Ian Healy, a writer buddy I met at PPWC, opens the floor for questions. I started to type out a lame question, then suddenly realized the best favor you can do for a writer is ask a question that requires a creative answer. Here's what I asked:
  • In case of zombie attack, and barring "the home of a loved one," where's the first place you would go and why?

  • What the weirdest job you've ever had?

  • What's your Tarot signifier, and what superhero do you associate with that (picked up that GN by Louise Simonson from the book store).

  • Why did Wash have to die?

  • What is your muse's weapon of choice? What DND class is (s)he? If that's too limiting, describe what RPG your muse would belong to, and character type.
So -- pick one of the above and start typing. If we've already had the Why Did Wash Have To Die (WDWHTD -- I so want a plastic bracelet with those letters now) talk, pick something else, okay?


Zelazny Novel Found!

A Zelazny novel, The Dead Man's Brother, was found among his papers and should be published February 2009.

Now, I've read a lot of stuff that Zelazny wrote that wasn't much good--pulp gone askew. But I've read most of it anyway.

(via Gaiman)


Which Shakespearean Play Are YOU?!?

I'm Much Ado About Nothing, which should come as no surprise, although I tend to think of myself more of a Midsummer's Night Dream.

Your Score: Much Ado About...

You scored 33% = Tragic, 67% = Comic, 32% = Romantic, 23% = Historic

You Scored Much Ado About Nothing! First published in 1600, Much Ado About Nothing is one of Shakespeare's most enduring comedies, and probably his most performed to this day. Much Ado About Nothing tells the story of two pairs of would-be lovers and the hysterical events that happen surrounding the wedding. As Claudio and Hero prepare to marry, Don Pedro and his friends, bored with the length of preparation time, take it upon themselves in the meantime to play matchmaker to Benedick and Beatrice, two sharp-tongued would-be lovers whose love for each other is masked by the "merry war of words" in which they are engaged that both of them are too stubborn to lose. Based on your results, we believe you to be a quick-witted, light-hearted romantic who is probably very charming and charismatic. While your stubbornness may sometimes get the better of you, we are confident that you always eventually come to your senses and do what's best. You probably have a lot of friends and we like you too!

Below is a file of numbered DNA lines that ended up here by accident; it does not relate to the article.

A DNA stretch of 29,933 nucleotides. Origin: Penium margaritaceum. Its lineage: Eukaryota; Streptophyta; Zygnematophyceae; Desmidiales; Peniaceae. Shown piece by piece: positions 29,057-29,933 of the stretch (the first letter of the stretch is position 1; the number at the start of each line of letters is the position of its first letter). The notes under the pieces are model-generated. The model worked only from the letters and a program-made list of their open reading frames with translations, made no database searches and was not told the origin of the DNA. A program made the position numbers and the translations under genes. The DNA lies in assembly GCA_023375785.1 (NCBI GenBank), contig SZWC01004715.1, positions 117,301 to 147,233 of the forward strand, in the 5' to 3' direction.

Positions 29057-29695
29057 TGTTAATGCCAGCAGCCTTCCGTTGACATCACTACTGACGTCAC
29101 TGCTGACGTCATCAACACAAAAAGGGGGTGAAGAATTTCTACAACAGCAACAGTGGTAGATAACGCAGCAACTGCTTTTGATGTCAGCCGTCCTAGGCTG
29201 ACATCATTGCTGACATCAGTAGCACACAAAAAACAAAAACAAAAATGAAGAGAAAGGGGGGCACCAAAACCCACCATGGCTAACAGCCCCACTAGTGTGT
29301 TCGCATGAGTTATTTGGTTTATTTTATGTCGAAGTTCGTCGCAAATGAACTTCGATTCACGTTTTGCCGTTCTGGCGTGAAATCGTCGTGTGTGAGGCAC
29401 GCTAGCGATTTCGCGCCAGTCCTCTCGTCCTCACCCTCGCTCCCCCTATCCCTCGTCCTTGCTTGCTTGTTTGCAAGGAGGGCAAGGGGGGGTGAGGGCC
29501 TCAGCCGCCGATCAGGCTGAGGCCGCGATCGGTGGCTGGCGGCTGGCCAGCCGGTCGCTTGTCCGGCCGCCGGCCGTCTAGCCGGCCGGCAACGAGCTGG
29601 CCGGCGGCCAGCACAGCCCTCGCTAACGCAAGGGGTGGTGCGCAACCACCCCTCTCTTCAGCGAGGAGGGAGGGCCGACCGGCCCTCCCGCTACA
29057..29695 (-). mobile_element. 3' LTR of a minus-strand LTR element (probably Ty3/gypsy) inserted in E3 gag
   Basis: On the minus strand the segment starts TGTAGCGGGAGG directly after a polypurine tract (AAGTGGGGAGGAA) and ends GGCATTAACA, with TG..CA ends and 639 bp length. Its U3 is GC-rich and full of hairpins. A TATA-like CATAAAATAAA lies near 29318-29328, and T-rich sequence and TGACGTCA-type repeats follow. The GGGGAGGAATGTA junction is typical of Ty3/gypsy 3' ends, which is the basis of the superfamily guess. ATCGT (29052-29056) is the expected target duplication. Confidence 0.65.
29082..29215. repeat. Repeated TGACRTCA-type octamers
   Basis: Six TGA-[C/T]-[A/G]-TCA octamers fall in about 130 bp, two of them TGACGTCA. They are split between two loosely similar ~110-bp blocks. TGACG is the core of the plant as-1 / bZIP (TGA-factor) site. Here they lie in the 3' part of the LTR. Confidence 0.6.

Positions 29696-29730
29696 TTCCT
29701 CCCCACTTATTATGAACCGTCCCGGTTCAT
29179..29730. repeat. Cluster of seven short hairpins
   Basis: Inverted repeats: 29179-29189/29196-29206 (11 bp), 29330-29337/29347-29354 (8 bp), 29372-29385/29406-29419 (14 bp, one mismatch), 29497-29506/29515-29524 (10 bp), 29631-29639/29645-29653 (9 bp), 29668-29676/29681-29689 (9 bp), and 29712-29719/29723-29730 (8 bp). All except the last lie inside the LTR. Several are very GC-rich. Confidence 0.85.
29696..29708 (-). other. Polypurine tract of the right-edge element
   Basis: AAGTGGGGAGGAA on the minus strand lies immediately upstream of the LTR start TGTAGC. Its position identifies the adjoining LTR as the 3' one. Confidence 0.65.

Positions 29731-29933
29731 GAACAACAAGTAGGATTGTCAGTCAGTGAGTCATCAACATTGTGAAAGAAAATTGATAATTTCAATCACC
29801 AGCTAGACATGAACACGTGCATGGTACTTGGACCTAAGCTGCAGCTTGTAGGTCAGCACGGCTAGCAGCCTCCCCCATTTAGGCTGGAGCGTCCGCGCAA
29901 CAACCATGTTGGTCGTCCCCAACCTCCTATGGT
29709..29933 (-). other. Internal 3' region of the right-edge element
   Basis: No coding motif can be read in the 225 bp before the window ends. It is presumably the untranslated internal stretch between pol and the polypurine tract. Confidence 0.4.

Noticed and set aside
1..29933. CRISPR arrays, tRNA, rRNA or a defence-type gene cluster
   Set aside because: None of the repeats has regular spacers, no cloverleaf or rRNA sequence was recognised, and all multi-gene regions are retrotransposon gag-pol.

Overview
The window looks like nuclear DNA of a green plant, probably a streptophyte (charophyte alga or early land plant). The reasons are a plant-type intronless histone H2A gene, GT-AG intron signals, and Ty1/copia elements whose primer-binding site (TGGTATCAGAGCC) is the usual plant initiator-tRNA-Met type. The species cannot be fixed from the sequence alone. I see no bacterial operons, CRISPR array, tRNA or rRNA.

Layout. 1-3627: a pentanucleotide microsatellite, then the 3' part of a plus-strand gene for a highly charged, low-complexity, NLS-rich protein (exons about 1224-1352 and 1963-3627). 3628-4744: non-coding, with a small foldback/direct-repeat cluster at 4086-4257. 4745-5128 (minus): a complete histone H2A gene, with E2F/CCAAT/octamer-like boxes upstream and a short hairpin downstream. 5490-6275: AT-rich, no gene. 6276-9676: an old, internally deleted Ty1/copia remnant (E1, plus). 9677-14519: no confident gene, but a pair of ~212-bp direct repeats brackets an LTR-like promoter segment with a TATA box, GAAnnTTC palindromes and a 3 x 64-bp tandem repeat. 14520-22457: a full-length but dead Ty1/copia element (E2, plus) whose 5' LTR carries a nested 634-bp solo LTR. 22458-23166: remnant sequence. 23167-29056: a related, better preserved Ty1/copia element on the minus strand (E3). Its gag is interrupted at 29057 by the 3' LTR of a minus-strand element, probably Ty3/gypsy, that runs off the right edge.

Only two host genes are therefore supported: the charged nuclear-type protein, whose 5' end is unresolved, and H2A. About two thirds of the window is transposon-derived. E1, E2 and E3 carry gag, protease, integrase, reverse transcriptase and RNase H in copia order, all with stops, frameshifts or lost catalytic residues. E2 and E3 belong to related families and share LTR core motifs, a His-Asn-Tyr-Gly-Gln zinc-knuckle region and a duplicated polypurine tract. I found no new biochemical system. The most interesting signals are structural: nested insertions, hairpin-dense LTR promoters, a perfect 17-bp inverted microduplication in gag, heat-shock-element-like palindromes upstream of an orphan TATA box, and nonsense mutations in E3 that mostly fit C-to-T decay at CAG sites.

Test: Which Shakespeare Play Are You?


Wolf and Butterfly, 1

So Ray's trying to dare me on to making up stories for her. Making up kids' stories is pretty durned primal, though, so I struggle. Ray picked out the character names, the subject material, and specified that it was supposed to be exciting. We'll see. Today's installment. I'm trying not to edit too much from what I actually told her.


It was the first day of school, and Rachael had had a weird day. All of her friends were in a different class, so she'd had a new teacher and no friends, until she'd met a new friend, Rafe. All last year, she'd told her mom about her day after she'd walked home from school, so she was looking forward to telling her all about her day.

But when she got to her house, her mother wasn't home. She wasn't upstairs, she wasn't downstairs, she wasn't in the basement, she wasn't in the garage. And the dog, Fluffy, was locked outside, even though she was usually in the house all day with mom.

Rachael unlocked the back door and let Fluffy in. At first, Fluffy barked and barked, but then she just whined. Rachael didn't know what that meant, but it didn't sound good.

Rachael did exactly what she was supposed to do in an emergency: she called her dad at work.

"Hello?" he asked.

"Hi, Dad," she said.

"Rachael? Is that you? Is everything all right? Let me talk to your mom."